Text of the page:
PostHeaderIcon Jackie Stewart To Drive His Championship-Winning Matra At Silverstone Classic

It’s been 50 years since legendary Scottish driver Jackie Stewart bagged his first World Driver’s Title driving the Matra MS80 in his second season with the French government-backed outfit. This July, fans will be able to see the gorgeous blue silhouette of the MS80 running around the Silverstone Grand Prix Circuit in the hands of the inimitable JYS, the man who went on to win the World Driver’s Championship two more times during his enduring partnership with Ken Tyrrell. Tyrell, however, eventually switched from being Matra’s Team Manager to being the constructor of his own Tyrrell cars.

You have seen them in films (chiefly, John Frankenheimer’s Grand Prix from 1966), period videotapes, and images and I’m sure you still ask yourself, How were they ever allowed to race those things? Motorsport wasn’t always a safe place like it is today when, to be frank, only a freak accident can result in the death of a driver or a bystander, at least in automobile racing. Turn back the clock 50 years ago, and you’ll realize that there were casualties every other weekend and that some of Formula 1’s greatest talents from back in those days never got to grow grey hairs.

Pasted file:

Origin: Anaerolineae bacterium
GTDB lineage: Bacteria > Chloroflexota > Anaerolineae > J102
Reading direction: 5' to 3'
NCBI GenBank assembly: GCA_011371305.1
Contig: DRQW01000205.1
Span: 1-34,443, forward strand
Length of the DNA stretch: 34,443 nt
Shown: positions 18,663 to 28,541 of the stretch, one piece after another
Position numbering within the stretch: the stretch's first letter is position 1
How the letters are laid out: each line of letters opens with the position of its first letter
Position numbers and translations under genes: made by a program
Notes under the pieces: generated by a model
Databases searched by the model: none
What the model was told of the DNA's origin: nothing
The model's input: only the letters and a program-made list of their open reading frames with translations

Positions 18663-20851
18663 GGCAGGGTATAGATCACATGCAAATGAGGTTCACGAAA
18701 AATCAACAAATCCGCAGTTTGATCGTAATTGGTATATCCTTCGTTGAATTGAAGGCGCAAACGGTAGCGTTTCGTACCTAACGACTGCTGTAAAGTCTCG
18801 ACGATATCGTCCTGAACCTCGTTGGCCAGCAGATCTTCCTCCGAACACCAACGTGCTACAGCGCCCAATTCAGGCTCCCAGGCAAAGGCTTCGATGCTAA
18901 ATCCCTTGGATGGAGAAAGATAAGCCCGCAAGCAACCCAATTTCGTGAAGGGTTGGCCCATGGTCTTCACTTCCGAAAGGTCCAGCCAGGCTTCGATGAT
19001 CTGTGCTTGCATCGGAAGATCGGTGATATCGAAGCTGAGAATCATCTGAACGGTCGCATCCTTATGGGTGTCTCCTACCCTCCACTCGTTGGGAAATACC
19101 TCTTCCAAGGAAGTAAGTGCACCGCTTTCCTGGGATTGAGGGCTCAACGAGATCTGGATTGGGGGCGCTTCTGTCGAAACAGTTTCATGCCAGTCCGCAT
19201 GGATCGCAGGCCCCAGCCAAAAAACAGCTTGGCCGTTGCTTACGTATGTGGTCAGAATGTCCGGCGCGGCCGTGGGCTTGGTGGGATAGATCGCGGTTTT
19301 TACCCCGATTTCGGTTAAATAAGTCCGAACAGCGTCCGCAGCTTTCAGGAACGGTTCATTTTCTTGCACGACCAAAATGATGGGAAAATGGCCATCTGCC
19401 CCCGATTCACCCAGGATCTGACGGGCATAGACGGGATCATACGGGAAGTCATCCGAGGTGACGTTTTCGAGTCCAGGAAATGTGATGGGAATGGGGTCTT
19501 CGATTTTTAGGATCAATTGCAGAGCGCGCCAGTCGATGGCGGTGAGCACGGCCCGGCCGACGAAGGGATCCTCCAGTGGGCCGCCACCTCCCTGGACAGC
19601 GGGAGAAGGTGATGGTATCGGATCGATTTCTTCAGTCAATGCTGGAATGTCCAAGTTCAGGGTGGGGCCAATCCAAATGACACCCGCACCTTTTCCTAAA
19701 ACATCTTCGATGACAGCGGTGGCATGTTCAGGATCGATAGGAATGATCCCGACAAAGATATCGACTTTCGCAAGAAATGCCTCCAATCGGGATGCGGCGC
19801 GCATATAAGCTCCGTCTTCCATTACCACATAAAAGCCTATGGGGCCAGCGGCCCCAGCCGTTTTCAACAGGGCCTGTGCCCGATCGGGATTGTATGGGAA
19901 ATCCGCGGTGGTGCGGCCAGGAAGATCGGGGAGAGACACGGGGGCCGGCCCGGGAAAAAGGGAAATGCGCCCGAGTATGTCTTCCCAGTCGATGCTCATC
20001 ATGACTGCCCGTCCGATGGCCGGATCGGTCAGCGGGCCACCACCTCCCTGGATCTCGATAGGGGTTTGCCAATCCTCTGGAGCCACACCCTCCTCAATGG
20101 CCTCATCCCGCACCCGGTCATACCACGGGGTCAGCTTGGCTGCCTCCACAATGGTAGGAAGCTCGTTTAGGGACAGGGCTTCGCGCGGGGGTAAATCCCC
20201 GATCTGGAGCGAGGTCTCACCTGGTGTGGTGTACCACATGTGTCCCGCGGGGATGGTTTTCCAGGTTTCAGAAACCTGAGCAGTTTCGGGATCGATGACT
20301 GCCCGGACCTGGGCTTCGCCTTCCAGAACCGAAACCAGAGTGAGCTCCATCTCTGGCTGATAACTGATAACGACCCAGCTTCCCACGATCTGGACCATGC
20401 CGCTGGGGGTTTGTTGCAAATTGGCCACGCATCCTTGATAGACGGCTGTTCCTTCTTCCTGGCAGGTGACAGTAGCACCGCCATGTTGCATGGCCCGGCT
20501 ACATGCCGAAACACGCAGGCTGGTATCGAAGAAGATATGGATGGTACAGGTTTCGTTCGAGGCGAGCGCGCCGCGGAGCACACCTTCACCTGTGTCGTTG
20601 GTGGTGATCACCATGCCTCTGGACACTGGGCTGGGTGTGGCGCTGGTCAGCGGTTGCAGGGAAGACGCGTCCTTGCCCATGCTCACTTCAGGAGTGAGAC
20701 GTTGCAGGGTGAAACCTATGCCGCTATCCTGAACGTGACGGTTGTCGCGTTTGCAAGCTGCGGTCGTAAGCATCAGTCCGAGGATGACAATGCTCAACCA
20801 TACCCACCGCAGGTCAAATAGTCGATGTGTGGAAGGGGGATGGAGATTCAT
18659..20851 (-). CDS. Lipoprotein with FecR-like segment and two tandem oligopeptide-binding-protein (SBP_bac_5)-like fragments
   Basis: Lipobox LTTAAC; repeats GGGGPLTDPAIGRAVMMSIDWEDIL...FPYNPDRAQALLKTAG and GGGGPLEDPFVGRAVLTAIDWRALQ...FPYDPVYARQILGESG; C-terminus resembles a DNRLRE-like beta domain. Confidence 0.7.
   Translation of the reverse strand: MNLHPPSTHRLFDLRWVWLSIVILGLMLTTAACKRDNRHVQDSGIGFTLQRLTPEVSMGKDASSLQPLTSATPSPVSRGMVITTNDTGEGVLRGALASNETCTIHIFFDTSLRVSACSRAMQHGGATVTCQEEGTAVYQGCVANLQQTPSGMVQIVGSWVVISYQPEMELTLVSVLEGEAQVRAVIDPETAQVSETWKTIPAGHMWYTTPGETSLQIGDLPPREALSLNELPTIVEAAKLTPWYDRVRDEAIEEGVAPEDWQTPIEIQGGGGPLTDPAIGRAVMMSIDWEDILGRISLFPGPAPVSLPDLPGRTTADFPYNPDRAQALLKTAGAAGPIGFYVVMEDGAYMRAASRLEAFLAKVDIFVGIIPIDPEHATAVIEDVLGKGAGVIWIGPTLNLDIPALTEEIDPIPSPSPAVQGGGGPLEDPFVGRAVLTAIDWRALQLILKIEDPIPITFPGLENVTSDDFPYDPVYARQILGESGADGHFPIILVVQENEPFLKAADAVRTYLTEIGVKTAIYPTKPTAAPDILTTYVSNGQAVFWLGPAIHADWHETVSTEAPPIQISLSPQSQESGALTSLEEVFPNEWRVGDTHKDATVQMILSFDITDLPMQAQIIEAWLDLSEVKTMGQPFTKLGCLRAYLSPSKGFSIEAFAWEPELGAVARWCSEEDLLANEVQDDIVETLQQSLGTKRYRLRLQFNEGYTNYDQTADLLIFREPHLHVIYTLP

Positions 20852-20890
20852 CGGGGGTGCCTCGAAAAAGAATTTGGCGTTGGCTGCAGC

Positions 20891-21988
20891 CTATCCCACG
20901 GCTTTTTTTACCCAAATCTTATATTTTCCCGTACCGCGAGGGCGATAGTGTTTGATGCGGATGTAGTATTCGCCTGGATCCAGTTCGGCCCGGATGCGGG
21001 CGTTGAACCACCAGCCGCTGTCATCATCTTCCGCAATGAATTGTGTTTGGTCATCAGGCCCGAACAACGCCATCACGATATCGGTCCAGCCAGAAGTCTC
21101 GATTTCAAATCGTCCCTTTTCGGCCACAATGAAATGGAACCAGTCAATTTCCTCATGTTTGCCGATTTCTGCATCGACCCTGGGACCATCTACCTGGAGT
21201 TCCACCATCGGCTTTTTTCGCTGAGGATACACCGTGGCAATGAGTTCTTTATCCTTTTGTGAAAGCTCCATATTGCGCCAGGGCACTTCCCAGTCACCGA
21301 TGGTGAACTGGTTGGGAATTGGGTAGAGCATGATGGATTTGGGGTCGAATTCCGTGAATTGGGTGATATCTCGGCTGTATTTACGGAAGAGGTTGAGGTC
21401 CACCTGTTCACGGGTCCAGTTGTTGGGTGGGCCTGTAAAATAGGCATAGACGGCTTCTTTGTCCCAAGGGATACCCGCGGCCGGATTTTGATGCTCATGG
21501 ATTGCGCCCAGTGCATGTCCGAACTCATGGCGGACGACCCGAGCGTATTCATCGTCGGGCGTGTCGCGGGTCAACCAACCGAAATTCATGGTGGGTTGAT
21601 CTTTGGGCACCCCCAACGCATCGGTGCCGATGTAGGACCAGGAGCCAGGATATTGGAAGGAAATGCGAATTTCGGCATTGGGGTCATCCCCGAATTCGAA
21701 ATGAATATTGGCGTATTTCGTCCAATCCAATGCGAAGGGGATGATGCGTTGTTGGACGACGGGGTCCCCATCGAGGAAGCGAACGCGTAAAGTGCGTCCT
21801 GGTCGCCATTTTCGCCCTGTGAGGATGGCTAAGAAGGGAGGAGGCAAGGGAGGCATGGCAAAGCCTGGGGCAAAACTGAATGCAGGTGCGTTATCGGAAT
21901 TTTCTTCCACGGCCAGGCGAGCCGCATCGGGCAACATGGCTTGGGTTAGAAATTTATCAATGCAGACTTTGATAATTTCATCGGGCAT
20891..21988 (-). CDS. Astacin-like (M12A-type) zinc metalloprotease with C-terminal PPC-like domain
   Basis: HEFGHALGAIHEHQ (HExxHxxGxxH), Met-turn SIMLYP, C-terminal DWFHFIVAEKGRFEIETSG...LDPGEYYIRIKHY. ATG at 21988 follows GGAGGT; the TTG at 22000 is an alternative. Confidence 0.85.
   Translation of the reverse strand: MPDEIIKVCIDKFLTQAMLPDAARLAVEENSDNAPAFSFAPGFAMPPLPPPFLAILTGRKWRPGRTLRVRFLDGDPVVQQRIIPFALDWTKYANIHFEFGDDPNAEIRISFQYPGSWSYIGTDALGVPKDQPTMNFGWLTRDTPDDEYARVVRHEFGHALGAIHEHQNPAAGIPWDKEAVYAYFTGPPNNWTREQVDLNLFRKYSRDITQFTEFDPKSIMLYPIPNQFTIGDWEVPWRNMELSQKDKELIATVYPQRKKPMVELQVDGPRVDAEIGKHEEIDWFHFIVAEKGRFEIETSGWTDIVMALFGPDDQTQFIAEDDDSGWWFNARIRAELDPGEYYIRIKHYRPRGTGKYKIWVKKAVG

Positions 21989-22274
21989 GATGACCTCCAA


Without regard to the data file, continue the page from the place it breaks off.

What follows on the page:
Out of the survivors, Jackie Stewart is one of the finest. Widely considered as Jim Clark’s protegee, Stewart rose from the shadow of Clark’s greatness after Jim tragically passed away in 1968 to win three F1 World Driver’s Titles, one Tasman Series title, and almost won the Indy 500 on his first attempt in 1966, among many other accolades. Since his retirement from Formula 1 in 1973, after a grim weekend for Tyrrell’s team, Stewart has remained very much active in motorsports acting as a pundit (if you’re older you may remember him being part of the team on ABC’s Wide World of Sports and NBC Sportsworld) on TV and, also, as a Team Boss in the ’90s for Stewart-Ford. However, arguably, his greatest achievement has been to increase the people’s awareness towards the importance of safety in motorsport during those deadly post-War decades. This stance made him an unpopular figure at the time despite his success as a driver but, nowadays, you can’t help but admit that he’s been instrumental in pushing motorsport, in general, to become safer and safer, a fight that’s still going on today.

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